It just so happens, the release on Apr. 30th of the American Lung Association’s (ALA) report “STATE OF THE AIR® 2014” coincides with Air Quality Awareness Week (AQAW) 2014 and with Day-3 (Wednesday) of AQAW in particular. I wonder if it was planned this way on purpose or if this was just a coincidence. No matter.
“The 15th annual national report card shows that while the nation overall continued to reduce particle pollution, a pollutant recently found to cause lung cancer, poor air quality remains a significant public health concern and a changing climate threatens to make it harder to protect human health,” the ALA reported in “American Lung Association ‘State of the Air 2014’ Shows Half the U.S. Lives with Unhealthy Air” press release, released Apr. 30th. “Especially alarming is that levels of ozone (smog), a powerful respiratory irritant and the most widespread air pollutant, were much worse than in the previous year’s report.”
Is this declaration surprising? Not to me it isn’t. However, it is a glaring one – and a stark reminder that ozone levels have been worsening as opposed to improving.
So, what else is different in this year’s report compared to 2013’s? And, what hasn’t changed?
There were a reported 147.6 million people living with levels of unhealthful ozone or particle pollution (reported in 2014) versus 131.8 million (reported in 2013) or a nearly 12 percent jump.
Over 27.8 million people in 17 counties or approximately 8.9 percent of the U.S. population breathe unhealthy air (reported in 2014) versus 24.8 million or 8 percent of the nation’s population (reported in 2013).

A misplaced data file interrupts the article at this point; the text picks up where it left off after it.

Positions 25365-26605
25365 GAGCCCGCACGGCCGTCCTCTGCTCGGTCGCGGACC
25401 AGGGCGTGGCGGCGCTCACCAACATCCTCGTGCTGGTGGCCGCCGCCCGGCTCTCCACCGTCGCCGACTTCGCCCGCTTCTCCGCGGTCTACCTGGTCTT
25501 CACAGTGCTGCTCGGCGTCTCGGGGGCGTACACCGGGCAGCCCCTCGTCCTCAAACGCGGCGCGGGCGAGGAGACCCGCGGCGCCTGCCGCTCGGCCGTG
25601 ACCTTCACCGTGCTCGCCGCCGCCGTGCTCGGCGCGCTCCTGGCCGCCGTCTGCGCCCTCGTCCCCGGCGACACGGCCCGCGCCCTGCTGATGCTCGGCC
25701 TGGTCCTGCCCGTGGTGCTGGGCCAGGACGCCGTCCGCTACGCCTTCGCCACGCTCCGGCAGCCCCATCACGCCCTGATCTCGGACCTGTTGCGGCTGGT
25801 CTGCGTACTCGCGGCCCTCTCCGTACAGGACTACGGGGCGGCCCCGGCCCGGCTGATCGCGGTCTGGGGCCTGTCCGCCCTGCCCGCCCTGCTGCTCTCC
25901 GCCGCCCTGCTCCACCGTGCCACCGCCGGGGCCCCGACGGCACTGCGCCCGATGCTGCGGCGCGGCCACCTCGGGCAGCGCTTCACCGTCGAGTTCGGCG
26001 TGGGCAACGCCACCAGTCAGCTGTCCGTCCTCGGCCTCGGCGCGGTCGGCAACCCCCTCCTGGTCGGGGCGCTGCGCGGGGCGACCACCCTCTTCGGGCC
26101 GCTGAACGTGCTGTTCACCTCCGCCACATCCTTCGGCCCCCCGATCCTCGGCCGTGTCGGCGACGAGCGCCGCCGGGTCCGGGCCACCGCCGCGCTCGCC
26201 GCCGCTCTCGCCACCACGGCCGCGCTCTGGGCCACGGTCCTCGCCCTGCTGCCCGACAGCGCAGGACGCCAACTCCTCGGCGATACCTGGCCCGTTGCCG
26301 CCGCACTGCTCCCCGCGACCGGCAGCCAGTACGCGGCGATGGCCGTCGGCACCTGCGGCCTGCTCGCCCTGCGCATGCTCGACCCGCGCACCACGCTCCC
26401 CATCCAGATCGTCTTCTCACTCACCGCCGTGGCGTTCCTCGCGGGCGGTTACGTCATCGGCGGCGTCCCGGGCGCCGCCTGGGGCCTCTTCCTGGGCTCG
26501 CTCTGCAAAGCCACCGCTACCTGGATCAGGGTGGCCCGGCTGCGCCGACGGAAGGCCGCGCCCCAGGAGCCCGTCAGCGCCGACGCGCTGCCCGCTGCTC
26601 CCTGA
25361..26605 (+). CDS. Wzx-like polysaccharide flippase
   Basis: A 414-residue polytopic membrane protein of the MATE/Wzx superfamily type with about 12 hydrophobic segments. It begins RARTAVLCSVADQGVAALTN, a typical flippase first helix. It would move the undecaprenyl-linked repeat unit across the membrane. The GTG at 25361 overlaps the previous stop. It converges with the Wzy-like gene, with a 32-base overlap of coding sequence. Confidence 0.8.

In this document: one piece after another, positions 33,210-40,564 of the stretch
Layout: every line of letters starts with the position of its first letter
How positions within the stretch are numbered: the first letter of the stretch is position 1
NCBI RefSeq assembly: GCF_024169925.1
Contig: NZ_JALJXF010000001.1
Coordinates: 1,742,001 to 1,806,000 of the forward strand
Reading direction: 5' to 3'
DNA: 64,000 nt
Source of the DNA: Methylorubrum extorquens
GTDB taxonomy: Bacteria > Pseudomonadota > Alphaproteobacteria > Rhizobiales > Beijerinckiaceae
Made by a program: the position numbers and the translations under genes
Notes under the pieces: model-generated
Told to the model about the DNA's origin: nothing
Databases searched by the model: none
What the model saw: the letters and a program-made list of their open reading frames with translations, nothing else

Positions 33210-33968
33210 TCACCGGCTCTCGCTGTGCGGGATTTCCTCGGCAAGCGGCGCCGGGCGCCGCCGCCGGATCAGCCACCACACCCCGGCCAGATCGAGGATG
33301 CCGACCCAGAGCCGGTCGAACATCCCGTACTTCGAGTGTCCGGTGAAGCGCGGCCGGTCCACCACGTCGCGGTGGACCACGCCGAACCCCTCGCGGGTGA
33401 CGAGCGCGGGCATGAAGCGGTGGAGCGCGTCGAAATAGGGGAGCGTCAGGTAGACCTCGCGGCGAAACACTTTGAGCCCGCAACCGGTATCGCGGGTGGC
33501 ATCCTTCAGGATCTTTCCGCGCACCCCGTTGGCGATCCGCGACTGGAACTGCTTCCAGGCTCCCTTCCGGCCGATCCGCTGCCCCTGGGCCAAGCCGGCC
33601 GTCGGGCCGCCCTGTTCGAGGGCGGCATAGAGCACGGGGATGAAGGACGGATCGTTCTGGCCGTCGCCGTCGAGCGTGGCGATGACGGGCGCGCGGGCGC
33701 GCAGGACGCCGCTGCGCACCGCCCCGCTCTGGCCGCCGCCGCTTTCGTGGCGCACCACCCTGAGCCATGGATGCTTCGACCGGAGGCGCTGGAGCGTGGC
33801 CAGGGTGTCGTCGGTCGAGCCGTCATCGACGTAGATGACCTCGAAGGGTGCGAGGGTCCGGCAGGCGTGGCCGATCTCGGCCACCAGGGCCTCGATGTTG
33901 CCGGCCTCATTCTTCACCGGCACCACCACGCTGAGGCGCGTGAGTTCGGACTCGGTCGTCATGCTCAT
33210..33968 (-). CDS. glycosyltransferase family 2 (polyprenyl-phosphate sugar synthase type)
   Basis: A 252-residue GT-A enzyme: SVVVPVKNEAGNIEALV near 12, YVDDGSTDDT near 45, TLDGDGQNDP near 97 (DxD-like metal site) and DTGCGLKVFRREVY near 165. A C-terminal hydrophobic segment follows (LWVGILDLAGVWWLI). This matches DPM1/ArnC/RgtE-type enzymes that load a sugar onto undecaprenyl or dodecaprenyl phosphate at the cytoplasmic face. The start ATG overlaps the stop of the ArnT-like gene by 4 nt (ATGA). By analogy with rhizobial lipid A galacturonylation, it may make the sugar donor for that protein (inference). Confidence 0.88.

The ALA in the same release further stated:
“Twenty-two of the 25 most ozone-polluted cities in the 2014 report – including Los Angeles, New York City, and Chicago – had more high ozone days on average when compared to the 2013 report.
“Thirteen of the 25 cities with the worst year-round particle pollution reached their lowest levels yet, including Los Angeles, Atlanta, Pittsburgh and Bakersfield.”
Where metro regions are concerned, Los Angeles is ranked worst for ozone pollution. L.A. has been consistent in maintaining this status as reported in 14 of the 15 total “State of the Air” reports.
“Those at greatest risk from air pollution include infants, children, older adults, anyone with lung diseases like asthma, people with heart disease or diabetes, people with low incomes and anyone who works or exercises outdoors,” identical to the wording used by the ALA last year.
“While particle pollution levels generally showed improvement, ozone worsened in the most polluted metropolitan areas in 2010-2012 compared to 2009-2011,” the ALA in the release noted. “The warm summers in 2010 and 2012 contributed to higher ozone readings and more frequent high ozone days.”
As for ozone, it not only being America’s most common air contaminant, having the tendency to cause air damage and discoloration and posing a threat to human, animal and plant health, these factors, in and of themselves, should provide the rallying cry (impetus) to do everything possible to try to mitigate its presence once and for all. For that matter, fine particulate matter, undetectable to the human eye, should not be let out of our sights either.
For more on the American Lung Association’s “STATE OF THE AIR® 2014” report, go here.